A stylized, metallic-looking periodic table symbol for radon against a field of molecular designs.

3 Potential Health Problems From Exposure to Radon Gas

Radon gas is an element that results from uranium’s and radium’s decay. It finds its way up through the ground and into structures across the world. Colorless, odorless, tasteless, and very dangerous, radon can accumulate in a home, or its water supply, and eventually harm people. While there’s no perfectly safe place from radon, multiple mitigation techniques can keep radon out of a home or at low levels. Even so, it’s important to understand the dangers of radon and what it can do. Here are three potential health problems from exposure to radon gas.

Lung Cancer

The biggest health concern from radon gas is how it can create circumstances that lead to lung cancer. Right after smoking, radon is the leading cause of lung cancer in nonsmokers and the second leading cause in smokers. The Environmental Protection Agency (EPA) has discovered that well over 21,000 lung cancer deaths per year can be ascribed to radon inhalation.

When a person inhales radon, the radioactive particles are trapped in the lungs. Then, the radon particles continue to break down, releasing small amounts of energy that cause cellular damage to the lungs’ tissue. Eventually, this can lead to the development of cancer. Radon doesn’t always cause cancer, but when it does, it happens so slowly and insidiously that it’s difficult to detect until it’s too late.

Increasing the Likelihood of Cancer in Smokers

Radon is the second leading cause of lung cancer in smokers and has a synergistic effect with tobacco smoke. Long-time smokers are more likely to develop malignancy from radon exposure due to the weakening effects of tobacco. According to the EPA’s statistics, a smoker is 10 times more likely to develop lung cancer after being exposed to radon than a nonsmoker who encounters those very same levels. Even so, any amount of radon is too much.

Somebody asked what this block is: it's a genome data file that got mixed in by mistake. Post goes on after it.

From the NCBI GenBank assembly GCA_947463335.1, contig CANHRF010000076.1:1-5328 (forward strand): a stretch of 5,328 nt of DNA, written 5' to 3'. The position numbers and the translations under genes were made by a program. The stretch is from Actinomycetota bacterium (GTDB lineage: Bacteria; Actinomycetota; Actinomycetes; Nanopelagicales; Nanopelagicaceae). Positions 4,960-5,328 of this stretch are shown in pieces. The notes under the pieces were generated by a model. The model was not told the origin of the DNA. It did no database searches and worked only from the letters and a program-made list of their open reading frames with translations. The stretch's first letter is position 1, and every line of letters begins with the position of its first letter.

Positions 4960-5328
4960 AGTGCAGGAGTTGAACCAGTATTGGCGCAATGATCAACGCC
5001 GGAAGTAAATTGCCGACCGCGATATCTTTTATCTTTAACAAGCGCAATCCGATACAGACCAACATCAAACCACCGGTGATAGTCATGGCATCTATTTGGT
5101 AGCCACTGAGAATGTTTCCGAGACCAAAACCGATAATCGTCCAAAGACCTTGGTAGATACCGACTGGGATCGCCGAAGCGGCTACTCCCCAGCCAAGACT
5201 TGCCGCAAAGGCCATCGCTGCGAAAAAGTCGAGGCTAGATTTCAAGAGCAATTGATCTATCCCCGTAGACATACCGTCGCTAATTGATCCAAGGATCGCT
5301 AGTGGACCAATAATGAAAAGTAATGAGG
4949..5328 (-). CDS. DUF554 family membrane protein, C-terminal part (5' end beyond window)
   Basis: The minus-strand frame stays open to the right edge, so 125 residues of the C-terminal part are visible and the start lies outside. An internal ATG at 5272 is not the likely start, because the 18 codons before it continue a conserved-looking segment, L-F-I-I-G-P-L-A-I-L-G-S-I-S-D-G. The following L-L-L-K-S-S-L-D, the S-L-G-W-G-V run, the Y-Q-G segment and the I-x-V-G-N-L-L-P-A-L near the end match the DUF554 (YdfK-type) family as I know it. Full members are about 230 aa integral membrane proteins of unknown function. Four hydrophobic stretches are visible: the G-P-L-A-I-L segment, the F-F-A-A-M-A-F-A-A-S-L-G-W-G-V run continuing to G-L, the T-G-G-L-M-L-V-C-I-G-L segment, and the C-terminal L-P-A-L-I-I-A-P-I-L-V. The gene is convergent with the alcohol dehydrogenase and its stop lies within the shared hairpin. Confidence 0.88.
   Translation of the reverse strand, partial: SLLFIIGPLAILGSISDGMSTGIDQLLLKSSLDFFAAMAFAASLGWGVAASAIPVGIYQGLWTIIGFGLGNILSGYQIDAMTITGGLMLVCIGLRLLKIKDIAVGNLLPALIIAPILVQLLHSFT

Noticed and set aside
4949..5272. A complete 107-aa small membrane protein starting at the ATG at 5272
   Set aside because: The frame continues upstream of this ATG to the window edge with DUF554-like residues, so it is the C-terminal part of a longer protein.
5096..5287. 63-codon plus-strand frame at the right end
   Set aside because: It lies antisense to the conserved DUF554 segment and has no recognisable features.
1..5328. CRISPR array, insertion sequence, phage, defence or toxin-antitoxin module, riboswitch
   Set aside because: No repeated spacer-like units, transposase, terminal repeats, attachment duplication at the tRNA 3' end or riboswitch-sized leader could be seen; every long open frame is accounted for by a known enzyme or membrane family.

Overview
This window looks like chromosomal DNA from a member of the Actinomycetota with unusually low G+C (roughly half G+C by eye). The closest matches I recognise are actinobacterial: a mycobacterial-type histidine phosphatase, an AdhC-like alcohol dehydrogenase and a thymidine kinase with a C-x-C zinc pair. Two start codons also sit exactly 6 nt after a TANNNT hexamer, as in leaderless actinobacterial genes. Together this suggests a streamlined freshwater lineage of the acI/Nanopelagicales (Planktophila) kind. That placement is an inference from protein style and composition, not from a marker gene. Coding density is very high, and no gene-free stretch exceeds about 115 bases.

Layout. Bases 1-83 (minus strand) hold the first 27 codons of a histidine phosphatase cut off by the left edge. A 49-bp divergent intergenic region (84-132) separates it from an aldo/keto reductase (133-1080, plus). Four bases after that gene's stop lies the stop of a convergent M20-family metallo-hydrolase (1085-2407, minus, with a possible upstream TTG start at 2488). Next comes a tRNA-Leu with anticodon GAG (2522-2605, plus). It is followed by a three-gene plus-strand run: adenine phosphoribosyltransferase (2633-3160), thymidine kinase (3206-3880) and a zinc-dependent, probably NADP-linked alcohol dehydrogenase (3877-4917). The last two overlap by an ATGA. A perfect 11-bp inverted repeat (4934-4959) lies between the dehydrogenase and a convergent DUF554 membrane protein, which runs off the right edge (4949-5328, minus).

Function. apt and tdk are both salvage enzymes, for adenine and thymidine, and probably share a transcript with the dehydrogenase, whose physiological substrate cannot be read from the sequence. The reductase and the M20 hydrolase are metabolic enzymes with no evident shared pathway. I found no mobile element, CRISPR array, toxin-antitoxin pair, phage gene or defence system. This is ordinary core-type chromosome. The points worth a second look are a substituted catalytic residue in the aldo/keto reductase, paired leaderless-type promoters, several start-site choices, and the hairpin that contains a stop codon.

Other Issues

Radon plays a part in causing or exacerbating other respiratory issues. Long-term exposure to radon can lead to complications in people suffering from conditions like chronic obstructive pulmonary disease (COPD). While scientists and doctors continue to explore the possibility of radon causing or affecting respiratory issues, it’s clear that exposure causes unnecessary strain on the lungs and the body in general.

What To Do About Radon?

Those are just three potential health problems from exposure to radon gas. If you have concerns about radon poisoning in your home, don’t hesitate to have it tested. Purchase a radon testing kit online or at your local hardware store, or hire a professional to come to your home and set up the equipment to determine the level of radon present. If radon is detected in your home, several mitigation methods are available. Contact us if you have questions about removing the threat of radon from your home. We offer crawlspace encapsulation supplies as well as other methods and materials to keep you and your family safe!